(Reuters) - Husky-voiced blonde Lizabeth Scott, who played the femme fatale in numerous film noir movies of the 1940s and 1950s alongside leading men including Humphrey Bogart, Burt Lancaster and Charlton Heston, has died at age 92, according to media reports.
Scott, who was often compared to her Hollywood contemporary Lauren Bacall during a career sidetracked by scandal, died on Jan. 31 at Cedars-Sinai Medical Center in Los Angeles, the media reports said. The Los Angeles Times quoted a longtime friend, Mary Goodstein, as saying Scott died of congestive heart failure.
Officials at Cedars-Sinai Medical Center were not immediately available for comment.
Scott excelled in playing beautiful but duplicitous women who ensnare the disillusioned men who populated film noir, a genre of dark-themed American crime and detective movies popular during the 1940s and 1950s that reflected society’s insecurities during and after World War Two.
Scott physically resembled Bacall and even appeared opposite Bacall’s husband Bogart in the 1947 film noir entry “Dead Reckoning” about a military veteran who encounters her in his quest to solve his war buddy’s murder.
Her other noteworthy films included “The Strange Love of Martha Ivers” (1946) with Barbara Stanwyck and Kirk Douglas; “Desert Fury” (1947) with Lancaster; “I Walk Alone” (1948) with Lancaster and Douglas; “Dark City” (1950) with Heston; “The Racket” (1951) with Robert Mitchum; and “Bad for Each Other” (1953) with Heston.
She appeared in more than 20 movies but her career never recovered after her unsuccessful $2.5 million lawsuit in 1955 against a gossip magazine called Confidential that published allegations she was a lesbian.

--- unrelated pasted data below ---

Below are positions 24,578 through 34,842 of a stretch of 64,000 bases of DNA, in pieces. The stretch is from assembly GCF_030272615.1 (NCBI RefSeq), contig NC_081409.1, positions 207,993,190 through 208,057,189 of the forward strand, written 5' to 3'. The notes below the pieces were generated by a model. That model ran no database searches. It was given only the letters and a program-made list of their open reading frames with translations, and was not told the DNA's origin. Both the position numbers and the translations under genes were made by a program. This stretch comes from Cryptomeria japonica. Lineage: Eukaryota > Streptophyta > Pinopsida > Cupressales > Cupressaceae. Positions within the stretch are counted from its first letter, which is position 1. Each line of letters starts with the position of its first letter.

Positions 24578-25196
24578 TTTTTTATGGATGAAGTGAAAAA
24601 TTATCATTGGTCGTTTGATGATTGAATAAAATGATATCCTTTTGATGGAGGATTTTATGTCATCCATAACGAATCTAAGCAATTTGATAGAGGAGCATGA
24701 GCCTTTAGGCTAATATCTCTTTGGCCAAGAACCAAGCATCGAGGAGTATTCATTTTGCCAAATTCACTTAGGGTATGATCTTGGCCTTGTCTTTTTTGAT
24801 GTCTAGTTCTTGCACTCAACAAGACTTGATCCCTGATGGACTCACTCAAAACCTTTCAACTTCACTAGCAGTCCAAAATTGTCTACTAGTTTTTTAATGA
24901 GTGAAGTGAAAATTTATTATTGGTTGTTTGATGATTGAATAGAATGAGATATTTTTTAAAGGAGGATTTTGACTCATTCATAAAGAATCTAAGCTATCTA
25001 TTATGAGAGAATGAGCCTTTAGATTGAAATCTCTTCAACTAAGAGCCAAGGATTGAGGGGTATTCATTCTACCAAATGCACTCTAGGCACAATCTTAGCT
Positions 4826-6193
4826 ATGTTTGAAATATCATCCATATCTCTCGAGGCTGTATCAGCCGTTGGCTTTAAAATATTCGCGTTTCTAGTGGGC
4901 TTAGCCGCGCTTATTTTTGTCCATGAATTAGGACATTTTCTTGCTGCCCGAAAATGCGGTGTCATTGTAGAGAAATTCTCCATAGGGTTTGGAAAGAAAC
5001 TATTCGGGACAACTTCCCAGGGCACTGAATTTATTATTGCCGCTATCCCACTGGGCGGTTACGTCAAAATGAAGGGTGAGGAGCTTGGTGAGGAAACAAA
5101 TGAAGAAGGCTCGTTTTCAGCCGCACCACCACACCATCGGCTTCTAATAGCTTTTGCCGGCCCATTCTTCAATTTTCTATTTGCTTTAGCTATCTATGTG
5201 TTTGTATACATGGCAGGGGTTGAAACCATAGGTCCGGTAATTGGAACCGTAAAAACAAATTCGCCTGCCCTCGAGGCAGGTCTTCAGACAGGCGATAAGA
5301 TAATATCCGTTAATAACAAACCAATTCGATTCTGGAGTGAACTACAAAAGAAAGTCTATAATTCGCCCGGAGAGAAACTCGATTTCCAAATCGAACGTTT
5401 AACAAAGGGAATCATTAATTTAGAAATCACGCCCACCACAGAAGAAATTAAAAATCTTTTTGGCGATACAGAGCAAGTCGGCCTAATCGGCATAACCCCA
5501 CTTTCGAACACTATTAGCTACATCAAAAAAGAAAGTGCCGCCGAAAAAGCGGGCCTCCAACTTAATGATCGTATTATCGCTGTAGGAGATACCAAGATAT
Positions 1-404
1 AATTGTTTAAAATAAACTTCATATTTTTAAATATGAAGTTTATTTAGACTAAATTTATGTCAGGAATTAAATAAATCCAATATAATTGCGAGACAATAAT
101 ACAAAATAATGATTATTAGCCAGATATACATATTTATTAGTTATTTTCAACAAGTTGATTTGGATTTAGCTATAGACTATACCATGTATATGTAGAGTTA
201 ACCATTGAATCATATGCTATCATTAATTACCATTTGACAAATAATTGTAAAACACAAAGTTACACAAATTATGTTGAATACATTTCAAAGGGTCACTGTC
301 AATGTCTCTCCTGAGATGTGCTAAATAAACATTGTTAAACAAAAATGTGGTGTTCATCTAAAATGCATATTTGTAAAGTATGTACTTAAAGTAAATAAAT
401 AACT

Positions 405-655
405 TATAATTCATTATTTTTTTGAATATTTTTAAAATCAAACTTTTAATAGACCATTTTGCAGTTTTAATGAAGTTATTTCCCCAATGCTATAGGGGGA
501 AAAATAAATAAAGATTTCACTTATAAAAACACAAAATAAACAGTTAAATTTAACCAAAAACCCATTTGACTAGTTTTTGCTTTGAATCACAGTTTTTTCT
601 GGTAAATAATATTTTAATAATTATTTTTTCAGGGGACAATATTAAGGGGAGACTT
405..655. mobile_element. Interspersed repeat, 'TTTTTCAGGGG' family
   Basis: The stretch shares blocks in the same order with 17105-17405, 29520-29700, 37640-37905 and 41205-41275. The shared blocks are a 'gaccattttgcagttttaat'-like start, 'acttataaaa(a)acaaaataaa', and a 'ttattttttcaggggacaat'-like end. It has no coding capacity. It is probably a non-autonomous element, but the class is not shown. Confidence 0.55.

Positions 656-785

Her film career all but ended after she starred opposite Elvis Presley in “Loving You” (1957), the rocker’s second film. Scott made only one more film appearance, alongside Michael Caine and Mickey Rooney in the 1972 comedy-thriller “Pulp.”
While her fame faded with time, she was recognized as one of the most important and prolific film noir actresses.
“What you call film noir I call psychological drama,” Scott once said. “It showed all these facets of human experience and conflict - that these women could be involved with their heart and yet could think with their minds.”
She was born as Emma Matzo on Sept. 29, 1922, in Scranton, Pennsylvania. She later took “Elizabeth Scott” as her stage name but changed her first name to “Lizabeth” to make it more distinctive. She worked as a model and stage actress in New York City as a young woman before meeting Hollywood producer Hal Wallis and entering the movies.
Wallis cast Scott in the 1945 romance “You Came Along,” which led him to use her in a succession of film noir movies.
Reporting and writing by Will Dunham in Washington; Editing by Bill Trott, Peter Cooney and Andrew Hay